Los Angeles Police Department Chief Charlie Beck said he believes one of the best ways to prevent crime is to join forces, and on Thursday night he will give students and community members a chance to do just that.
As part of USC’s Community Conversation Series, Beck will participate in a panel discussion with representatives from USC’s Department of Public Safety, the Undergraduate Student Government and the Neighborhood Council, among others.
“Collaborative efforts between the various stakeholders in public safety make the biggest difference,” Beck said.
Crime in the USC area has not been particularly problematic since Beck took the helm of LAPD in November. Still, Beck said, even if crime isn’t making headlines, it is still an important issue.
“Even if crime’s down, it doesn’t matter if you’re the victim,” Beck said.
The panel will hear student and community concerns and help find solutions. Beck said he thinks it is an important discussion for students to attend, even though crime is down right now.
“I think people can feel a little bit better about where they’re going to school, but I don’t think that changes the fact that they have to be aware of the area,” Beck said.
The event aims to bring community members, students and law enforcement officials together to discuss safety and crime concerns.
“The main thing is we want folks to work together, so it’s not groups pitted against each other,” said David Roberts, USC’s associate director for local government relations.
The event, put on by USC’s Office of Government and Community Relations, will begin with an address by Beck and will continue with a panel discussion. The panel will also feature Jan DeAndrade, neighborhood prosecutor for the city attorney’s office; DPS Chief Carey Drayton; Associate Vice President for Student Affairs Denzil Suite; North Area Neighborhood Development Council President Shawn Simons; and Helen Moser, director of Campus Affairs for the Undergraduate Student Government.
Panelists said they expect the prime concerns among community members to be late-night parties and noise issues; they expect students will be concerned about safety after dark, property crimes and bike safety.
All of these issues, panelists said, can be fixed by instilling a sense of shared responsibility.
“Safety is about community,” Simons said. “If the students aren’t considerate of the community and knowing that there are people who have children and go to school and go to work and work night shifts and day shifts, then it doesn’t bode well for a tight community.”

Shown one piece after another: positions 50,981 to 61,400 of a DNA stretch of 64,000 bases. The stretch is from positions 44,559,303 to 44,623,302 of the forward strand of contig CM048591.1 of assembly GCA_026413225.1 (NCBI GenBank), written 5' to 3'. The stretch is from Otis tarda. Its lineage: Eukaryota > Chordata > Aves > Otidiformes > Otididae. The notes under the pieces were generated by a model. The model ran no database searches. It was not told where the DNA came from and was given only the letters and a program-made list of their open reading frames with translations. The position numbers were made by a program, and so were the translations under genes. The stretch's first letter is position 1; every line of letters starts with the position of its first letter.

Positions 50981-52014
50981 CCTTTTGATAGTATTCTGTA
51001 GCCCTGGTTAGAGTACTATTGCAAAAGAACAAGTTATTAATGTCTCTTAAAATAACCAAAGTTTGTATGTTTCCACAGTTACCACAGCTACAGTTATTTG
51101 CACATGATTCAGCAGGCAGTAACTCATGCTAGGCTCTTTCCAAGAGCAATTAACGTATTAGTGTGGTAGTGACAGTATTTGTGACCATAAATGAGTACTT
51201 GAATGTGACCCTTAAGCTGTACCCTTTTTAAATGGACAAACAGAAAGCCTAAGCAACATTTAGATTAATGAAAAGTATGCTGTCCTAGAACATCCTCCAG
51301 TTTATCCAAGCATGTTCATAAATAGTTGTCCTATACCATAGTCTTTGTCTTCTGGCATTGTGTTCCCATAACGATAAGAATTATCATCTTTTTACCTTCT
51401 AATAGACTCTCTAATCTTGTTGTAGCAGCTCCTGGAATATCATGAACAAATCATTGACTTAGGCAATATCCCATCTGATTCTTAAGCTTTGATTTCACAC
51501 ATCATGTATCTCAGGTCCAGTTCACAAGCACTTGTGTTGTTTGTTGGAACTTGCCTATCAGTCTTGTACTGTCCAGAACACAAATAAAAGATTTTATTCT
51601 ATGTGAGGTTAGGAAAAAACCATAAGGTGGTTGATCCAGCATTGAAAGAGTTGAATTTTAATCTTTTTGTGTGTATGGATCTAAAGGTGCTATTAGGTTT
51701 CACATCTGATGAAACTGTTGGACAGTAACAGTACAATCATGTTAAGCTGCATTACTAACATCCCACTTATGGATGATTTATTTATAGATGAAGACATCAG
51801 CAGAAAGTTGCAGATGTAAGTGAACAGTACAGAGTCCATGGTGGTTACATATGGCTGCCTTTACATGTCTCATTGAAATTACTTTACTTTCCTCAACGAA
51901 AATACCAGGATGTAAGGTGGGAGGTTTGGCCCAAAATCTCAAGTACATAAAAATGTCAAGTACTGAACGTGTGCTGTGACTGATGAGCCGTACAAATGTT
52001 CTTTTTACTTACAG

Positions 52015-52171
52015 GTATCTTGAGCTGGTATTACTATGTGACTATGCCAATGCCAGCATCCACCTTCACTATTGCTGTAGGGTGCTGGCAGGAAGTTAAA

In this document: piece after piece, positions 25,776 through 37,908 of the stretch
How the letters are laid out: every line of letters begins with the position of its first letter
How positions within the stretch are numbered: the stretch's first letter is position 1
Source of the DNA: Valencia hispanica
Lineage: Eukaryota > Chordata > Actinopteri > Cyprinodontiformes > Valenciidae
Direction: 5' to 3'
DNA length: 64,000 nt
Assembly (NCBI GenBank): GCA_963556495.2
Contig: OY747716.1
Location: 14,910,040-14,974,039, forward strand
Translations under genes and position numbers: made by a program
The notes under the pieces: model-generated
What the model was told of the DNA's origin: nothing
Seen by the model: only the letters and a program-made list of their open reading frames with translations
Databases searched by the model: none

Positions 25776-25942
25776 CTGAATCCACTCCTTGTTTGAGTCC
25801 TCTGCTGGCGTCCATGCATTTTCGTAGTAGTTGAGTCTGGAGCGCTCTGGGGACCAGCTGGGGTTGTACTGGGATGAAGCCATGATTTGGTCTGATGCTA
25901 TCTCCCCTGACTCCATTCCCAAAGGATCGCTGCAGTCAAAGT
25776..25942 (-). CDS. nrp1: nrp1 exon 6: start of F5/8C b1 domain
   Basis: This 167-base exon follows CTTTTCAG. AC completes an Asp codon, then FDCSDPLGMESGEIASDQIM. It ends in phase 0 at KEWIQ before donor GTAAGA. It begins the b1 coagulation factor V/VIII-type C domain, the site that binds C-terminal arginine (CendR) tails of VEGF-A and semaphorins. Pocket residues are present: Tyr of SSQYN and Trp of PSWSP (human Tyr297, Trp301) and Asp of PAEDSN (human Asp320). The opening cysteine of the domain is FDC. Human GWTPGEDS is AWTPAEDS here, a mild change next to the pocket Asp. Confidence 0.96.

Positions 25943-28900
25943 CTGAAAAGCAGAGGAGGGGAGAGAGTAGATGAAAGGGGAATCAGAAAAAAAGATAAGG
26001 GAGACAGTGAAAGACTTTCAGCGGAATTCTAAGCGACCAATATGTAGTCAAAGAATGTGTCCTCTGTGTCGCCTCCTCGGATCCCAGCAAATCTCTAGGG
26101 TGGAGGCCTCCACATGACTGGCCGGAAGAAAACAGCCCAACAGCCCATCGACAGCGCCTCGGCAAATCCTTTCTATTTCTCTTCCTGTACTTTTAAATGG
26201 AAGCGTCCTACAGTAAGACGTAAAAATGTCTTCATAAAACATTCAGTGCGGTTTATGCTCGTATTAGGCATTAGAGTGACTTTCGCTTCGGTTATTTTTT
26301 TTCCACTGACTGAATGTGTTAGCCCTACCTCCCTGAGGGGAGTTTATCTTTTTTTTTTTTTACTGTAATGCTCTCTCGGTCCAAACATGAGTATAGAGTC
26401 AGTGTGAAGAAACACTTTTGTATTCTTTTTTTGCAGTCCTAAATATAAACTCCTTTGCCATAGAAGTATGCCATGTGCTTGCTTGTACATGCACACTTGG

Beck said it is critical that students keep in mind the nature of the community both to create a more cooperative environment and a safer environment.
“Many students come from very, very far away or very, very different cultures from what South Los Angeles has to offer,” Beck said. “I think a lot of it is understanding the variables that come from where you live.”
Simons noted that the key is for the community to work with the university and students not to impose rules or regulations that will intimidate students.
“We have to be careful not to overstep the bounds to make people feel afraid,” she said. “That’s alienating and that sets up walls and makes things more difficult.”
Collaboration and understanding, Beck said, could also help solve bike safety issues.
Bike safety has been a hot-button topic in all of Los Angeles lately because of a growing demand for protection of bikers’ rights. Beck said it is important, especially given the large number of bicyclists around USC, for bikers and drivers to be attuned to the dangers of the road.
“A lot of it is being aware of your vulnerability when you’re using a bike to commute,” Beck said. “On the other side of it, it is for the students that drive or anybody else that drives in the ’SC area to have an awareness of bicycles. People forget just how vulnerable bicyclists are.”
Beyond bike safety, Moser said students are also concerned about the extent of DPS’ boundaries and hopes to discuss this issue at the forum.
“Some students have expressed concern that boundaries don’t include west of campus, and those boundaries are set by LAPD,” Moser said.
She said she is excited for the chance to discuss this and other issues with all these groups together.
“This is a rare opportunity where we’re going to get both LAPD and DPS in the same room,” Moser said.
The panel discussion will be held at 5:30 p.m. in the Founder’s Room at the Galen Center. Roberts is hoping to see a good cross section of students and community members.
“It is the university’s interest not only to have the environment safe for our students, faculty and staff but we want to see the kids going to school, the residents and the businesses in a safer environment,” Roberts said.